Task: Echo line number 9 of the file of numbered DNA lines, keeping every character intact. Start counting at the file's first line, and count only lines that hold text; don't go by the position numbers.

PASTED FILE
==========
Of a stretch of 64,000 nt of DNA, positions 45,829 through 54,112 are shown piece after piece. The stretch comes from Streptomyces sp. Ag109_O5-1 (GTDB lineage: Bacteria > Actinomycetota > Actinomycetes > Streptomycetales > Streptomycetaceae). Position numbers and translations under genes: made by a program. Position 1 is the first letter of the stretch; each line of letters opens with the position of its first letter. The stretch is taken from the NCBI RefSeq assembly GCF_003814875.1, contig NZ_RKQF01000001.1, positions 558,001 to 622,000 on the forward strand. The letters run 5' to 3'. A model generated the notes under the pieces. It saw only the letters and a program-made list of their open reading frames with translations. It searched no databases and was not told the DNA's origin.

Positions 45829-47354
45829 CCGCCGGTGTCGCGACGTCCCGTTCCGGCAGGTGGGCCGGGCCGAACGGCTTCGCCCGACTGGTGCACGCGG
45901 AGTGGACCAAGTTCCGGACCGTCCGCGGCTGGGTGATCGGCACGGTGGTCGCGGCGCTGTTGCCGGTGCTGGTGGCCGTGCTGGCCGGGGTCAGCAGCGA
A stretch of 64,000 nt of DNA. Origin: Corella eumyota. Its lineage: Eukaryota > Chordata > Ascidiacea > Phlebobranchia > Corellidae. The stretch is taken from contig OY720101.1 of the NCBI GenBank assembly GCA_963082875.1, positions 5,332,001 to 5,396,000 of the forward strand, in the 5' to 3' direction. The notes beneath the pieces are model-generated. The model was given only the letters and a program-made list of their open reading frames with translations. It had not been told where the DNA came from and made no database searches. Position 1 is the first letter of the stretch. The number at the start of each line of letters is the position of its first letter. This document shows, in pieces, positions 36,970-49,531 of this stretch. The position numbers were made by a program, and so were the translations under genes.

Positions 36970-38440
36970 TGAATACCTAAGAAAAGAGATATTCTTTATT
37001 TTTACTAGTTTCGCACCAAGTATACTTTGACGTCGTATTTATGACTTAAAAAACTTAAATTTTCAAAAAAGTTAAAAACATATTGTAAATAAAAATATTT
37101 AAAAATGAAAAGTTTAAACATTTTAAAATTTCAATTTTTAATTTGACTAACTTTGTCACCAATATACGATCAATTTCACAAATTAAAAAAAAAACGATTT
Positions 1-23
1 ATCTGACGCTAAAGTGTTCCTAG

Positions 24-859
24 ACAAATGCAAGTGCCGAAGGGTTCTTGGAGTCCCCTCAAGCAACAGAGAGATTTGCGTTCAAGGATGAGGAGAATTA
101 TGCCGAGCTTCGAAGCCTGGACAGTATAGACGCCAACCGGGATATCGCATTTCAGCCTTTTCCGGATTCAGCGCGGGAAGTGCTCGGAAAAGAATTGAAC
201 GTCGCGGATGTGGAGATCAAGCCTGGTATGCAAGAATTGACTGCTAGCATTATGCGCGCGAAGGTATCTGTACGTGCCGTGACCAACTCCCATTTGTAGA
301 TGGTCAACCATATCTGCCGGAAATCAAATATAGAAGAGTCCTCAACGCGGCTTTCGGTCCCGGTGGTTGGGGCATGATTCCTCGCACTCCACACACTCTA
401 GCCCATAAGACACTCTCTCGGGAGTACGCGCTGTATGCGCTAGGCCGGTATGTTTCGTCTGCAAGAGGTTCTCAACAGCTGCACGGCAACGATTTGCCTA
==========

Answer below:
37101 AAAAATGAAAAGTTTAAACATTTTAAAATTTCAATTTTTAATTTGACTAACTTTGTCACCAATATACGATCAATTTCACAAATTAAAAAAAAAACGATTT